Fostering Gen Y Growers

Part of being a "plant nerd" includes outdoor learning.

For kids who consider themselves “plant nerds,” a high school horticulture program can provide a much-needed escape from the daily grind of traditional learning. The sad truth, however, is that many of these programs lack adequate funding, equipment and instruction to encourage high schoolers enough to make horticulture a career.

In his December editorial on, Ryan Knauer, a grower for Gro’n Sell, addressed the value of fostering the next generation’s passion for plants through better high school programming. Knauer argued that investing in future growers should be a priority, and donating resources and offering support empowers kids to view a career in the horticulture industry as an attractive choice.

Today’s High School Programs

Young plant and garden aficionados have a few options if they choose to explore a career in horticulture. Knauer’s high school program was part of the vocational tech school or career center. The program, which was available to juniors and seniors, allowed students to attend the specialized classes for half a day every other day (juniors) or every day (seniors). Learning was divided between book work, lectures and various hands-on activities such as designing and illustrating landscapes, outdoor plant identification and working in the greenhouse.

Another option for budding plant fanatics is a technical high school with a specialized program. At Cape Cod Tech, the ornamental horticulture track gives students the opportunity to focus on alternating two-week periods of academics and shop work says Nancy Knight, the program’s floriculture instructor. Because much of the program focuses on floriculture, horticulture and landscaping, the school has an on-campus retail flower shop called Roots & Roses, a greenhouse and a golf green.

School work involves everything from using the equipment to clean up the golf green and propagating plants by seed in the greenhouse to plant identification and nomenclature studies. A special project might consist of working with a local garden club to design and implement a garden at a local senior center.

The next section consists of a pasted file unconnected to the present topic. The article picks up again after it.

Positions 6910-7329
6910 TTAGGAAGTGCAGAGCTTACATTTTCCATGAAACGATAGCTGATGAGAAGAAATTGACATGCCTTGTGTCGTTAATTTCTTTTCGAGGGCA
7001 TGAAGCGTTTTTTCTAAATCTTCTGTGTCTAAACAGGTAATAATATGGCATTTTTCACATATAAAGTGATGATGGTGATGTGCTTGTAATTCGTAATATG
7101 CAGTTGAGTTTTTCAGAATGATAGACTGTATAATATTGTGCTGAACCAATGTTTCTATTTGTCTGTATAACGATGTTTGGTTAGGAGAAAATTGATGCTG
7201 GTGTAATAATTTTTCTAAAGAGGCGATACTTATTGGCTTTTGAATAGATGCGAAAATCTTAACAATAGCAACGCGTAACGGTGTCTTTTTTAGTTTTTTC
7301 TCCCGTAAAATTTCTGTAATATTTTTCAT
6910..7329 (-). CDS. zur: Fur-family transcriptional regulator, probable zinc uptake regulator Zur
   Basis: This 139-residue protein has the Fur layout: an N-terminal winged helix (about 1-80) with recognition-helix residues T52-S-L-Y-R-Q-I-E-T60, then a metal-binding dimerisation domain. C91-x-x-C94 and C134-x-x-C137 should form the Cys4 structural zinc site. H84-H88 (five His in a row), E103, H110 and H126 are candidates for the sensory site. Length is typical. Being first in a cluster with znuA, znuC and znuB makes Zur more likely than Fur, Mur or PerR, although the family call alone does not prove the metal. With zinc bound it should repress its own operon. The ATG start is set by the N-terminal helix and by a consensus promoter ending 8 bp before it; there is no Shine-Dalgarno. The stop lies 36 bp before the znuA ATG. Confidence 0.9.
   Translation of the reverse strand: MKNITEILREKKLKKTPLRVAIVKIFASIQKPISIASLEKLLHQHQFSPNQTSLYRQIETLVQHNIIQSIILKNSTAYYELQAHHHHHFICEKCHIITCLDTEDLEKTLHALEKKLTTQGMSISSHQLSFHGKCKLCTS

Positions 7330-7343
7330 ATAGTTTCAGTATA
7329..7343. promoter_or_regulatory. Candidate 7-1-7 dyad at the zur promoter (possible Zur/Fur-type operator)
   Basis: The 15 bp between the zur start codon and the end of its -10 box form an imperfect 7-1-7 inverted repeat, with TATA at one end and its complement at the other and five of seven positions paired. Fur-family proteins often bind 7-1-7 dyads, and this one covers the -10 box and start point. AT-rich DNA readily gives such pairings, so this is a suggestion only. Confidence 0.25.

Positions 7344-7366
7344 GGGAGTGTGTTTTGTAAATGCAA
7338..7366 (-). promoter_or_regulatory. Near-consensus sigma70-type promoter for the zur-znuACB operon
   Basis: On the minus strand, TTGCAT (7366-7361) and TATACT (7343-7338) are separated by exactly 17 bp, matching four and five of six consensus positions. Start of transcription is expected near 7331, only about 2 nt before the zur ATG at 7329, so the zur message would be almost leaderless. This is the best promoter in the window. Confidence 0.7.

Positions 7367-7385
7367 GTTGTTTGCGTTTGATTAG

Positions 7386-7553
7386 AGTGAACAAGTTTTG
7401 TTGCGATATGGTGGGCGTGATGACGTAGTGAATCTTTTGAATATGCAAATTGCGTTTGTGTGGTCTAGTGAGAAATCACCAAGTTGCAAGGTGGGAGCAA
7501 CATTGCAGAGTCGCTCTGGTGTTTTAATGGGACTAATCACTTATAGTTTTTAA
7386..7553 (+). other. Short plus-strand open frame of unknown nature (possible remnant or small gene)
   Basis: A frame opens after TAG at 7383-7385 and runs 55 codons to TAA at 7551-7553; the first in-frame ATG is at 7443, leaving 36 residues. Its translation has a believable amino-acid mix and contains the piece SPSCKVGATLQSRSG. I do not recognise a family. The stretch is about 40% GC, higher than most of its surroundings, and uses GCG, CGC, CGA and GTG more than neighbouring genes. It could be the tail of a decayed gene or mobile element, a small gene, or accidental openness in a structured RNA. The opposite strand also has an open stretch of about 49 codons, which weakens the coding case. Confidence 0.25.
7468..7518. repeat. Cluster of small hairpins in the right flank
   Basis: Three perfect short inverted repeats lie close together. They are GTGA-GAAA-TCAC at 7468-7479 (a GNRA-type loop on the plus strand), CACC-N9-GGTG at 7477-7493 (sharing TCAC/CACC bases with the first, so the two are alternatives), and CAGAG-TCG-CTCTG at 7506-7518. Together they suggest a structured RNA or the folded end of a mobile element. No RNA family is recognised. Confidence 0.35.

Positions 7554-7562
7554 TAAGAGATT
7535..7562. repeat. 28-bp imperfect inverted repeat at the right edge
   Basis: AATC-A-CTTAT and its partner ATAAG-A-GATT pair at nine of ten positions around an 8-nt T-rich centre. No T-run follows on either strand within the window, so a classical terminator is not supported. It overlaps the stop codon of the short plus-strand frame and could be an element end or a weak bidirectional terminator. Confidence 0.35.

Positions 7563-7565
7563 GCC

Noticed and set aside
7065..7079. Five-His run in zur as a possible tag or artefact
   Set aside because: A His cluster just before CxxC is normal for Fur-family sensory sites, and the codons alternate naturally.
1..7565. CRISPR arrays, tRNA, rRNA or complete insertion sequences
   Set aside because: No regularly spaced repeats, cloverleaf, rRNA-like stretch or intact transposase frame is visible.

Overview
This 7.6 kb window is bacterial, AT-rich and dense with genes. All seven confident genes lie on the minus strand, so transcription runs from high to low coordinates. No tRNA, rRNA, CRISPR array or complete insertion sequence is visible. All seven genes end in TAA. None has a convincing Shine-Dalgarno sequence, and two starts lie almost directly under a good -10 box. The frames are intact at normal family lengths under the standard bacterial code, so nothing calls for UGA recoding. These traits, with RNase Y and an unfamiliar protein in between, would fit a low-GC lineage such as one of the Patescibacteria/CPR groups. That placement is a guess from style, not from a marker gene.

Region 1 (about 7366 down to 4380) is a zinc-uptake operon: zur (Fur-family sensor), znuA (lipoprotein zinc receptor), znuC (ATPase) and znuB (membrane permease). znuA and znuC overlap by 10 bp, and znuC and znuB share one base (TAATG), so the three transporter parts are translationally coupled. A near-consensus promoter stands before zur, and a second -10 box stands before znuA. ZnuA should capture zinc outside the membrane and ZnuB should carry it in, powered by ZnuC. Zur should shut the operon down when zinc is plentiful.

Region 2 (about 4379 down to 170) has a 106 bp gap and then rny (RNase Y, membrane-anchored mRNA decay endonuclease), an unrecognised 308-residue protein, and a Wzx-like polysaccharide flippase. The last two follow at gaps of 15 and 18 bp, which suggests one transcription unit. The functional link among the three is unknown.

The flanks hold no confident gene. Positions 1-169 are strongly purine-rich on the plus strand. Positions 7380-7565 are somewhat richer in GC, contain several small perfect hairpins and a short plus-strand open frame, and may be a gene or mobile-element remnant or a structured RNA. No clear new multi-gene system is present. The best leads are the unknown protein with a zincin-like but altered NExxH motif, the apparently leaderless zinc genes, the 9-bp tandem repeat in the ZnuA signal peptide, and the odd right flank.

As with the special projects, much of the curriculum encourages students to participate in community outreach. One example is the opportunity to complete 400 hours of field work out in the real world.

Although many schools have technical programs, some young horticulture enthusiasts do not have that option.

Enter the Longwood Gardens high school summer internship program. In this eight-week, five-times-a-week, intensive study, high school students in their junior and senior years can apply to learn and work alongside Longwood Gardens staff. In the past, the internship was only for kids enrolled in horticultural programs, but the conditions for acceptance have since become more lenient, says Brian Trader, Longwood’s domestic and international studies coordinator.

“While some of the students are in these types of programs, some simply
expressed a sincere passion and interest but do not have a program,” Trader says.

Of the five to 10 students accepted, Trader says the program attracts a good mix of kids who are “blazing that path to become our next generation of horticulturists,” and those who are seeing if they want to make a career of their green thumb hobbies.

With that in mind, the summer internship allows students to rotate through many aspects of horticulture. One day might consist of climbing trees in an arbor session whereas a marketing session introduces students to designing a new pamphlet. Working in the water lily pools is a highly anticipated activity year after year.